JP Morgan's weekly update offers a snapshot of changes in the economy and potential implications for investors. This week's investment themes include:
• Earnings growth, coupled with slowly rising interest rates, makes stocks look attractive in relative terms.
• High-yield bonds look more attractive than Treasuries, but a diversified approach to fixed income investing seems appropriate given Fed tightening.
• International exposure is warranted given growth prospects abroad, and a weaker dollar can enhance foreign returns.
- Growth: Economic growth in 3Q17 was revised slightly lower in the final estimate, hitting an annualized rate of 3.2% and registering the fastest growth rate since 2014. Consumer spending was revised down slightly to 2.2% from 2.3% in the quarter, a solid pace despite likely being suppressed by the recent hurricanes. Equipment spending was the bright spot in the revision, improving to 10.8% from 10.4%, indicating that businesses continue to increase capex spending. Inventories were revised slightly lower, though export growth contributed positively to growth. We expect economic growth to remain robust in the last quarter of the year, supported by hurricane rebuilding, and some fiscal stimulus could sustain strong growth for the first half of 2018 before a second-half slowdown.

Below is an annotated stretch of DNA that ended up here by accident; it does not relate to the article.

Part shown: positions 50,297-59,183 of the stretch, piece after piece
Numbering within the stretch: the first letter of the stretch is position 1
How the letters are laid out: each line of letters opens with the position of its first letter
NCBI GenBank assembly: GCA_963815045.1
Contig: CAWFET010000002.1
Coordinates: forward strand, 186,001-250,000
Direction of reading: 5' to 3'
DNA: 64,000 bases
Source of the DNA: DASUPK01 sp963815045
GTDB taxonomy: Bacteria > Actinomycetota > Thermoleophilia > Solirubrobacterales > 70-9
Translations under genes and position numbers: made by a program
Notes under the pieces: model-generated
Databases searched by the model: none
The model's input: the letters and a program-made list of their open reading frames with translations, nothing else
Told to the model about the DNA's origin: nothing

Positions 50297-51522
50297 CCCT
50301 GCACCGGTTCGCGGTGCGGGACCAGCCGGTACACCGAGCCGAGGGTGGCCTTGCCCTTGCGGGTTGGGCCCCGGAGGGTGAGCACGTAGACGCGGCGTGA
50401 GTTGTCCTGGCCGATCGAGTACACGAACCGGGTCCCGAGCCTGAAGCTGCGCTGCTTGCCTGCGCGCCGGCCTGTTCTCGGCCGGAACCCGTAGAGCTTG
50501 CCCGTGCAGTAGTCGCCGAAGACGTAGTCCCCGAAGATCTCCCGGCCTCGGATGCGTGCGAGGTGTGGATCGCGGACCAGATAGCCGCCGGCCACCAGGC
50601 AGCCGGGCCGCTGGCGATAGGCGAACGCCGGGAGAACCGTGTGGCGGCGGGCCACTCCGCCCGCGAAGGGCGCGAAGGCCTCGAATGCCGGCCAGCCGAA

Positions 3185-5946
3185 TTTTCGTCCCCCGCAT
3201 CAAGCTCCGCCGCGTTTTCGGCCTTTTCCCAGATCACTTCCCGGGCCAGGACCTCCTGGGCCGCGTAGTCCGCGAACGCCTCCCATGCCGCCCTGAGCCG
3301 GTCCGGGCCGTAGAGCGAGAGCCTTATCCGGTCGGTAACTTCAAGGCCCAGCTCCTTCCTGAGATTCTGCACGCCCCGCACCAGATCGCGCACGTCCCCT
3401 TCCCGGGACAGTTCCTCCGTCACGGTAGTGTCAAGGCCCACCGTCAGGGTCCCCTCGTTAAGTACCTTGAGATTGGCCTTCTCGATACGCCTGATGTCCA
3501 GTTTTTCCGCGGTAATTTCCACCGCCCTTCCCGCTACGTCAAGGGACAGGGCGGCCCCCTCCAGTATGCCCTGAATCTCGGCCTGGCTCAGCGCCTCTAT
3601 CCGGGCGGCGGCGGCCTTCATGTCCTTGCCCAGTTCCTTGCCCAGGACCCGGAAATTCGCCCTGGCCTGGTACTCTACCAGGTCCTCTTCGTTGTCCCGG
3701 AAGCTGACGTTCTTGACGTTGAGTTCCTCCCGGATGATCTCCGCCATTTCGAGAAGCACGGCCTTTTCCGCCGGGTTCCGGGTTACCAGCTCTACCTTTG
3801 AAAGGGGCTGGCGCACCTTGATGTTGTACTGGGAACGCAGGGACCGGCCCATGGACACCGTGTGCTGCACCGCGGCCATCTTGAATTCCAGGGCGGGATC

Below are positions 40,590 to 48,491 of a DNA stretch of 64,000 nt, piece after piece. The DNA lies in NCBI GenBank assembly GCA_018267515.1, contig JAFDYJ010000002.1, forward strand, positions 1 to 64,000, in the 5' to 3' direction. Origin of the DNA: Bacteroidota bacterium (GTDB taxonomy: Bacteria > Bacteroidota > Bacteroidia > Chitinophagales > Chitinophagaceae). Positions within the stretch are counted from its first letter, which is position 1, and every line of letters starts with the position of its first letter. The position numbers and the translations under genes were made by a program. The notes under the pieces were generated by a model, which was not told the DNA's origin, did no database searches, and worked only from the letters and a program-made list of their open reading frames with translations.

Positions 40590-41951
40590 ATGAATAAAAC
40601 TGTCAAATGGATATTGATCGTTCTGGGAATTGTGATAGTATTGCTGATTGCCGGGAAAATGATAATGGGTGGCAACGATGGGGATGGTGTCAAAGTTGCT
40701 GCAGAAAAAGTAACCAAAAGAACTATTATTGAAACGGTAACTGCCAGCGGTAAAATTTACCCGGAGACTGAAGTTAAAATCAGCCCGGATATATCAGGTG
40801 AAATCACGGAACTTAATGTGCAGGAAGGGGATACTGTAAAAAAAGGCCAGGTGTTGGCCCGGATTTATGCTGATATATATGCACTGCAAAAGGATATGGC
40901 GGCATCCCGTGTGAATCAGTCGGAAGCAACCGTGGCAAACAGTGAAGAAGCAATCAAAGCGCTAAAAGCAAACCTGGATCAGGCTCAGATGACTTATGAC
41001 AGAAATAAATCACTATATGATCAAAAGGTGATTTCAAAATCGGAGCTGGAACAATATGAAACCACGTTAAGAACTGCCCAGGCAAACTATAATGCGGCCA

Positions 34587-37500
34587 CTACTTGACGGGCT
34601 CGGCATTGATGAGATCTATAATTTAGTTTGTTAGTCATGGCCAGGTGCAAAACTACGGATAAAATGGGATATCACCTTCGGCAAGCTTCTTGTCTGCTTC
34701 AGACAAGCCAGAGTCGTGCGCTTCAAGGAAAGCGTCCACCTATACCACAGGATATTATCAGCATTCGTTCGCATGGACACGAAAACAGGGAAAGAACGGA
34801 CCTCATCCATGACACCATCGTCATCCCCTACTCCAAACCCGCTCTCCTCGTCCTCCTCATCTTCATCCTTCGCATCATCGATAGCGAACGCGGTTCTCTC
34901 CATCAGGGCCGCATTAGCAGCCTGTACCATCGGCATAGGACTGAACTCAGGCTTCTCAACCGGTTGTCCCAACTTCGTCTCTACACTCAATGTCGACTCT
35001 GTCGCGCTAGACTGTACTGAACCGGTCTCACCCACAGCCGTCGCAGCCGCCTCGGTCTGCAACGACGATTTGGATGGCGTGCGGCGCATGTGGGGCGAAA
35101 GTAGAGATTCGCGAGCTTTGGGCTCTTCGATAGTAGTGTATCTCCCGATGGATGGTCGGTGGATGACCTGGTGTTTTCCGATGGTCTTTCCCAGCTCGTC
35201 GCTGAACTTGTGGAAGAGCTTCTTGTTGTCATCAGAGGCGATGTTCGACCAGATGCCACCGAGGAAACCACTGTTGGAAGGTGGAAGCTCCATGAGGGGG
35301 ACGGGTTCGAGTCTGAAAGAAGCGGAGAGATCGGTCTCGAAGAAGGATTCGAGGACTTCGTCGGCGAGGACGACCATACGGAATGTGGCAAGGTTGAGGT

- Inflation: November inflation data was a bit mixed. Headline CPI rose to 2.2% y/y on the back of higher gasoline prices, yet the core measure (less food and energy) cooled to 1.7% y/y, which can be attributed to a sharp decline in apparel and a small decline in housing. However, some signs of future inflation appear positive through producer prices, which rose 3.1% y/y. Importantly, the Fed expects inflation to stabilize at its 2% target over the medium term, indicating current low readings should not take its rate hiking schedule off course.
- Jobs: The November employment report showed that the U.S. economy added 228,000 jobs last month, and was accompanied by a downward revision to last month's number. The unemployment rate and participation rate remained at 4.1% and 62.7%, respectively. Wage growth picked up slightly last month as production and non-supervisory wage growth accelerated to 2.3% y/y. The November payroll gains show that the labor market continues to remain tight.
Read JP Morgan's Fed fund rate predictions and learn about potential risks for investors in 2018 by downloading the full commentary from JP Morgan. Or, read BlackRock's 2018 Global Investing Outlook for their take on 2018 investing trends.
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